Pet parrots were imported to Europe from South, North and Central America from early in the 16th century. African and Asian parrots were already popular by this time. For example, Prince Henry Tudor, later Henry VIII, had an African Grey as early as 1504.
Parrots were being kept as pets in America way back in ancient history, in their native countries. The first pet parrots in Brazil date from 5,000 years ago, and they were popular household companions in the Pacific islands too. In India they were being kept as pets 3,000 years ago; in Egypt 2,000 years ago; and in China 1800 years ago.
Alexander the Great was a parrot fan. He is credited with bringing the first Ring-necked Parakeets to Greece in 327BC, and the Alexandrine Parakeet takes its name from him. The Romans were parrot keepers too, and the hobby spread through the Empire (although the birds never reached the British Isles, as far as we can tell). They are mentioned by proto-naturalist Pliny the Elder - in 77BC he wrote instructions for teaching the birds to talk. This involved hitting them on the head – definitely a piece of advice to ignore!
The Alexandrine Parakeet was named after parrot-lover Alexander the Great
Parrot sales slumped in Europe after the fall of the Roman Empire. The renaissance came when Christopher Columbus brought Amazon parrots back to Spain in the late 15th century, gifts to the Spanish king and queen from some of the native Americans that Columbus met.
These American Parrots opened the floodgates to parrot-keeping, most of them confined to settlers in the unfolding lands of South, Central and North America and the West Indies. The key to their popularity was threefold - they were highly intelligent, beautiful to look at, and could - sometimes - be taught to talk. The famous 10th century AD book the Kama Sutra, (more famous for advice of a different kind), says that one of the 63 things a man must master in life is teaching a parrot to talk.
Blue-fronted Amazon Parrots - one of the many species kept as pets in the Americas since the early 16th century
Parrots enjoyed yet another vogue in 18th century Europe, inspired by the aviaries of French “Sun King” Louis XIV at Versailles. Many aristocrats bought parrots as 'must have' drawing room accessories.
Modern parrot-keeping, as a hobby that transcends social classes and countries, began in the 1800s when Australian birds appeared on the European scene and the Budgerigar trade boomed.
Parrot-keeping had its own version of the Black Death in the 1920s when the disease Psittacosis, aka Parrot fever, appeared in aviary birds. The parrot trade only began to recover in the 1950s. Since the 1970s, according to a largely unprovable factoid, the average town-dweller in the USA has never been much more than 100 yards away from a pet parrot, a testament to the popularity of the psittacines. Of these millions of birds, it is the Budgie and Cockatiel that make up the bulk of the numbers.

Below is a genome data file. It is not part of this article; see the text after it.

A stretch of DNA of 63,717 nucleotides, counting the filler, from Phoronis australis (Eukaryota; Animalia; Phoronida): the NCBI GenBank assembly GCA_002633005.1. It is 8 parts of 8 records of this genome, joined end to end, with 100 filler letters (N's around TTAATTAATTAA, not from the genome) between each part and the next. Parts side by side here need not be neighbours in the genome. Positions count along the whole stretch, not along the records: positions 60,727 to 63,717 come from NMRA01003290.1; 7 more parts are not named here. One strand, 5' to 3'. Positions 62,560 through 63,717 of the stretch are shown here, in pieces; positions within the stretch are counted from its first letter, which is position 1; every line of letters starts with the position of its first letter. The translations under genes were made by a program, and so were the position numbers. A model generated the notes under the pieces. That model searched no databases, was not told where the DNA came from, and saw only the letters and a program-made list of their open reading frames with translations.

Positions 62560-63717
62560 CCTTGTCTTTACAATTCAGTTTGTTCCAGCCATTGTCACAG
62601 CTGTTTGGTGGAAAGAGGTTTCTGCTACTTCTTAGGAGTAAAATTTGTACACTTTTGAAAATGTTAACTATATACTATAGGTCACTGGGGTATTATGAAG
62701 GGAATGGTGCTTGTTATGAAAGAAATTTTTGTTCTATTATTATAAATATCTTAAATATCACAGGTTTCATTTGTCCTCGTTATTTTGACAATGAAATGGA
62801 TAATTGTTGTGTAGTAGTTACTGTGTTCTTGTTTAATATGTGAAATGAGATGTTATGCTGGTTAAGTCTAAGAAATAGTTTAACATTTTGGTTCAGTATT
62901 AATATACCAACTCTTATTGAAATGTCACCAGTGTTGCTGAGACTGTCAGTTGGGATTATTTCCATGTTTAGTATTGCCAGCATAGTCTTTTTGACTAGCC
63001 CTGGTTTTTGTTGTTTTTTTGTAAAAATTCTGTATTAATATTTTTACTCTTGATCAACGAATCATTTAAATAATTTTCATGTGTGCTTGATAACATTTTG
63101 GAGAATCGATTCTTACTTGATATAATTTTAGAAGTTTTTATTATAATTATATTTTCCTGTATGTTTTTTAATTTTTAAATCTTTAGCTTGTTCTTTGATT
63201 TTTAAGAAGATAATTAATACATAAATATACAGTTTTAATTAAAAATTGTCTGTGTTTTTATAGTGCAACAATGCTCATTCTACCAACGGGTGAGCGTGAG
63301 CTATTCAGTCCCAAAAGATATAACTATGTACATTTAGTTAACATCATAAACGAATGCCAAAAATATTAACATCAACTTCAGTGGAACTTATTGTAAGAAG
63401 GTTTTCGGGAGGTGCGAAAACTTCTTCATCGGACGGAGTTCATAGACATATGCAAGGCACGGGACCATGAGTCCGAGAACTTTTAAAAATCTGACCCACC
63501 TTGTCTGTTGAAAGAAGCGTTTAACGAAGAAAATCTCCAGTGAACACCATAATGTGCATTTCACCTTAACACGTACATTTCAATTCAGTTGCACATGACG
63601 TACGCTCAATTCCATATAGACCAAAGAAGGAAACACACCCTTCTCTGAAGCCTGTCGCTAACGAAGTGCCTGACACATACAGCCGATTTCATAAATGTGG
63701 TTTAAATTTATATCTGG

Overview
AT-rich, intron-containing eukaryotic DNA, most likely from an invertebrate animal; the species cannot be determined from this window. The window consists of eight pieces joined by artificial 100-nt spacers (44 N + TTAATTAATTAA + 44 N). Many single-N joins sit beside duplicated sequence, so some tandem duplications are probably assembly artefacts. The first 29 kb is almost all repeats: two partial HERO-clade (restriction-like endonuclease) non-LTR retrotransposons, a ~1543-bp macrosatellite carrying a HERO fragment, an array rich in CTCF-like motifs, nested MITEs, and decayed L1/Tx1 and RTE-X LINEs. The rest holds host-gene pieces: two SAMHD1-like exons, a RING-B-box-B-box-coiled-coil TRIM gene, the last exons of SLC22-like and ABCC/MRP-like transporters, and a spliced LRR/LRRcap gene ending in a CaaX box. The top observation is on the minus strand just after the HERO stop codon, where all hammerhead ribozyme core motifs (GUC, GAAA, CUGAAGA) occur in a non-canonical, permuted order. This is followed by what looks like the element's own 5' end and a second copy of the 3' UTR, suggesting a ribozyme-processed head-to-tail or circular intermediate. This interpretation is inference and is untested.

In the '50s the pet trade was often cruel and ruthless, with birds packed in crates on the brutal economic principle that a 50% survival rate was acceptable. Mercifully, in the 1960s pet trade legislation was tightened up across the world (although illegal imports of parrots are still reported in the news occasionally). However, most of the birds you see in captivity these days are captive-bred. For the many endangered species, this captive breeding is a vital lifeline. The World Parrot Trust was founded in 1989 with the sole objective or protecting parrots - with almost 400 extant species - across the world.
President Andrew Jackson’s Parrot
President Andrew "Old Hickory" Jackson famously had a pet parrot that squawked obscenities during his owner's funeral and had to be removed from the building! Jackson was the country's 7th president from 1829 to 1837, and a trendsetter in the keeping of larger parrots. His pet was an African Grey called Poll.
African Grey Parrot - just like the one that cursed at Old Hickory's funeral!
Presidents With Parrots
George Washington's wife had a parrot in residence too, as did James Madison’s wife. Ulysses S. Grant was another keen parrot keeper.
William McKinley's Mexican parrot was called Washington Post - a publication that was soon reporting the assassination of this unfortunate 25th president. Teddy Roosevelt was a multiple parrot keeper, with two birds of his own and a pet macaw for his son.
Dwight Eisenhower's pet parakeet Gabby was buried in 1957 in the executive mansion at The White House. JFK kept two parakeets, Bluebell and Marybelle, along with a canary called Robin. Lyndon Johnson showed his soft side too, keeping a pair of lovebirds.